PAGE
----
What your handicap index *really* means, explained
Welcome to Stuff Golfers Should Know, a GOLF.com series where we uncover all sorts of useful golf (and life!) wisdom that is sure to make you the smartest, most accomplished, and most prepared player in your foursome.
Spring is with us. Another fresh start. Also the start of a new golf season. Soon someone will ask – it could be a friend or a bitter rival or a combination of both – “What are you playing for?”
By that they mean, “What is your handicap index?” Although they may simply call it “What’s your index?” or “What is your handicap?”
Regardless of the wording, this is a standard question, especially when you’re playing a match.
Do you know the answer? More specifically, do you know what this number means? There are some common misconceptions about this question. So let’s clean up in the spirit of spring cleaning.
And if you don’t have a handicap yet, what are you waiting for? Register here for your own handicap index.
It’s not your scoring average
A handicap index is a measure of your demonstrated ability to play. It’s not what you’re supposed to shoot. The number is based on your scores on the course and tees played during those rounds. “Actually, you’re expected to shoot two, four, five shots over your number every round,” says Lee Rainwater, the USGA’s director of handicap education and public relations. You could shoot even higher if you’re having a bad day. As you may have noticed, not all golfers are the same. Some are more consistent than others. But in general, Rainwater says, you can expect to play for your handicap once every four to five rounds.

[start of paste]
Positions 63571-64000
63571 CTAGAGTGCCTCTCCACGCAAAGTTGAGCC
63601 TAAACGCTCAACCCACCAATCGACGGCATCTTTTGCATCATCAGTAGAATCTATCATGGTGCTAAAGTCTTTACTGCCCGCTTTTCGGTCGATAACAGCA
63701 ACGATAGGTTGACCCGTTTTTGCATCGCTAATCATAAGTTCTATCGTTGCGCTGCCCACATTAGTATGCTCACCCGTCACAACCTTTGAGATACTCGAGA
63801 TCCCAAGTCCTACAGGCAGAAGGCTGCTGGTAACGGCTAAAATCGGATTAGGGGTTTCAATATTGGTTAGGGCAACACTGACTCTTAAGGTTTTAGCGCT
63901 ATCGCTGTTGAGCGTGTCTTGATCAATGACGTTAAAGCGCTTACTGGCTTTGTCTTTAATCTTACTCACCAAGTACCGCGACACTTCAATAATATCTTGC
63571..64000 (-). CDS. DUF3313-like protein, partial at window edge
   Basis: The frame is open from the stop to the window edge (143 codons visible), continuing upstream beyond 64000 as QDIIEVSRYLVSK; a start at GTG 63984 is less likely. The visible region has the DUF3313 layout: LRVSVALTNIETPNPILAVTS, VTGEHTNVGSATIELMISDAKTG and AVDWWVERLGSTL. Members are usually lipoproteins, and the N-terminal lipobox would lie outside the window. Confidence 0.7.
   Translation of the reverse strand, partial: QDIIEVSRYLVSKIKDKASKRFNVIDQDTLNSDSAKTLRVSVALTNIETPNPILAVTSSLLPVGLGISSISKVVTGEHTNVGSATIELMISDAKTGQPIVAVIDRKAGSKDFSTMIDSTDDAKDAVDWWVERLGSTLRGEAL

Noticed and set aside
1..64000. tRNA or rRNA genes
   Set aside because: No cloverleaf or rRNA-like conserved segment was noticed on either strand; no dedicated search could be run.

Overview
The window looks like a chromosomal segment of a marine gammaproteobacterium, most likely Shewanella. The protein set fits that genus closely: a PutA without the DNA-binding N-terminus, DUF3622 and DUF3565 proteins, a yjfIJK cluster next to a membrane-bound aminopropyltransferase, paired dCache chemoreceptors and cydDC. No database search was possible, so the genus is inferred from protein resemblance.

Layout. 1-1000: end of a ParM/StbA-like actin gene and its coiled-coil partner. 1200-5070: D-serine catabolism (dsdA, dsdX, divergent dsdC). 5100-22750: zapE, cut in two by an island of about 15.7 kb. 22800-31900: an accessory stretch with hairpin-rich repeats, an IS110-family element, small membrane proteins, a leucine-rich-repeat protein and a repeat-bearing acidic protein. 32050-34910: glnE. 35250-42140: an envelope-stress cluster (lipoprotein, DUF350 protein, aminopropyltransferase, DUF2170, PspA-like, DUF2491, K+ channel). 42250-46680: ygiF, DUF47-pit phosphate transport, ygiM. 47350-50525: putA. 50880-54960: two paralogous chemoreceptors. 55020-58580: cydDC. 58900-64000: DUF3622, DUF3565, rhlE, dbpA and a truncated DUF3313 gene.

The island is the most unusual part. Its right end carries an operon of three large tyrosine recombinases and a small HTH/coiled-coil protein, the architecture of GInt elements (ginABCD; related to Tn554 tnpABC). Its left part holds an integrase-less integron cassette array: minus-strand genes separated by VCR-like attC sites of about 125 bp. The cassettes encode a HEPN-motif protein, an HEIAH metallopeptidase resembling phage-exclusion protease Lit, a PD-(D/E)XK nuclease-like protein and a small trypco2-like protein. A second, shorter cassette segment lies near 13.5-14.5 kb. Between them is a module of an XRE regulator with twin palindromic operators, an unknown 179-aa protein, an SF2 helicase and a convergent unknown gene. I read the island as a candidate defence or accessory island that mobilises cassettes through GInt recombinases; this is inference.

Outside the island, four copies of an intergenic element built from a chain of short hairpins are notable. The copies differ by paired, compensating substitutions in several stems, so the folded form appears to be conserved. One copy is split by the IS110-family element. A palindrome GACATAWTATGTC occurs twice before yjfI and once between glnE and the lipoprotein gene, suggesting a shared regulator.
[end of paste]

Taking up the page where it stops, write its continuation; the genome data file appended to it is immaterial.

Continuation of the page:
It doesn’t require sophisticated math
OK, there’s some math involved. But you don’t have to do it, apart from adding up your points. The system does the other calculations for you. When you post a score online, it is automatically converted into a score difference (or USGA score difference) that accounts for the course and incline rating. A handicap index is calculated by averaging your eight best score differences from your last 20 scores.
But you don’t have to play 20 times to create a handicap index
Golf is hard. Creating a handicap index is not. Fifty-four holes. That’s all you need to play. The equivalent of three rounds of 18 holes. And you don’t even have to play 18 every time. The results you post to obtain a handicap index can be any combination of 9 or 18 holes. Once those rounds are in the books and you’ve posted them, you’ll get your number. The next time you post a result, your handicap index will be updated at midnight local time the next day.
You don’t have to belong to a fancy club to create a handicap index
Here you can register for your own handicap index. Signing up also gives you membership to your local Allied Golf Association, which offers a range of benefits including the ability to attend disabled events.
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